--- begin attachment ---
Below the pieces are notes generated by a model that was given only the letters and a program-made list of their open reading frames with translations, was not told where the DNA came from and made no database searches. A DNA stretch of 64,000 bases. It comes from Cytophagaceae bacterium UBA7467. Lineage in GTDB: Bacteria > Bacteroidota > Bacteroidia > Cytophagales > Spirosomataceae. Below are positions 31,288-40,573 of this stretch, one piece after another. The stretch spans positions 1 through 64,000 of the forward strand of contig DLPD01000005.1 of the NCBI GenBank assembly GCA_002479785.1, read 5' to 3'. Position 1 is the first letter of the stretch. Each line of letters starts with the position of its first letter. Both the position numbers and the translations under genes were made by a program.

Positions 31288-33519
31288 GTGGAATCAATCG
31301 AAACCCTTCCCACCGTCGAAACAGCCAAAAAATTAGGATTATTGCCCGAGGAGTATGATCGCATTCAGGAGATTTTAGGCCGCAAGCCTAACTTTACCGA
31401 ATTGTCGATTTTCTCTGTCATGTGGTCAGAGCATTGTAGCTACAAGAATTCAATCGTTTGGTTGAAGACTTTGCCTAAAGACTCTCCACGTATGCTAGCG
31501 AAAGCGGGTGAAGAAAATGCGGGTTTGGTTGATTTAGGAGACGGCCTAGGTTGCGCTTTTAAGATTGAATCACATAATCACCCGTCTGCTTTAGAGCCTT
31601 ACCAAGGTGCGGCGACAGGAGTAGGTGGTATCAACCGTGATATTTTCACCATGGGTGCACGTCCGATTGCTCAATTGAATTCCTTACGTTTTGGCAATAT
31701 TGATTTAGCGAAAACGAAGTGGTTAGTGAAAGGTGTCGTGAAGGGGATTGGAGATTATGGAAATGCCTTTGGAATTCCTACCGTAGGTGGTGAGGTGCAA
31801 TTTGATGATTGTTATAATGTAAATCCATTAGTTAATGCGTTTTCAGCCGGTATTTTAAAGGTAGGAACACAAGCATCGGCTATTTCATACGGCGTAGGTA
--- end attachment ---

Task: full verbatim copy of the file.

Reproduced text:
Below the pieces are notes generated by a model that was given only the letters and a program-made list of their open reading frames with translations, was not told where the DNA came from and made no database searches. A DNA stretch of 64,000 bases. It comes from Cytophagaceae bacterium UBA7467. Lineage in GTDB: Bacteria > Bacteroidota > Bacteroidia > Cytophagales > Spirosomataceae. Below are positions 31,288-40,573 of this stretch, one piece after another. The stretch spans positions 1 through 64,000 of the forward strand of contig DLPD01000005.1 of the NCBI GenBank assembly GCA_002479785.1, read 5' to 3'. Position 1 is the first letter of the stretch. Each line of letters starts with the position of its first letter. Both the position numbers and the translations under genes were made by a program.

Positions 31288-33519
31288 GTGGAATCAATCG
31301 AAACCCTTCCCACCGTCGAAACAGCCAAAAAATTAGGATTATTGCCCGAGGAGTATGATCGCATTCAGGAGATTTTAGGCCGCAAGCCTAACTTTACCGA
31401 ATTGTCGATTTTCTCTGTCATGTGGTCAGAGCATTGTAGCTACAAGAATTCAATCGTTTGGTTGAAGACTTTGCCTAAAGACTCTCCACGTATGCTAGCG
31501 AAAGCGGGTGAAGAAAATGCGGGTTTGGTTGATTTAGGAGACGGCCTAGGTTGCGCTTTTAAGATTGAATCACATAATCACCCGTCTGCTTTAGAGCCTT
31601 ACCAAGGTGCGGCGACAGGAGTAGGTGGTATCAACCGTGATATTTTCACCATGGGTGCACGTCCGATTGCTCAATTGAATTCCTTACGTTTTGGCAATAT
31701 TGATTTAGCGAAAACGAAGTGGTTAGTGAAAGGTGTCGTGAAGGGGATTGGAGATTATGGAAATGCCTTTGGAATTCCTACCGTAGGTGGTGAGGTGCAA
31801 TTTGATGATTGTTATAATGTAAATCCATTAGTTAATGCGTTTTCAGCCGGTATTTTAAAGGTAGGAACACAAGCATCGGCTATTTCATACGGCGTAGGTA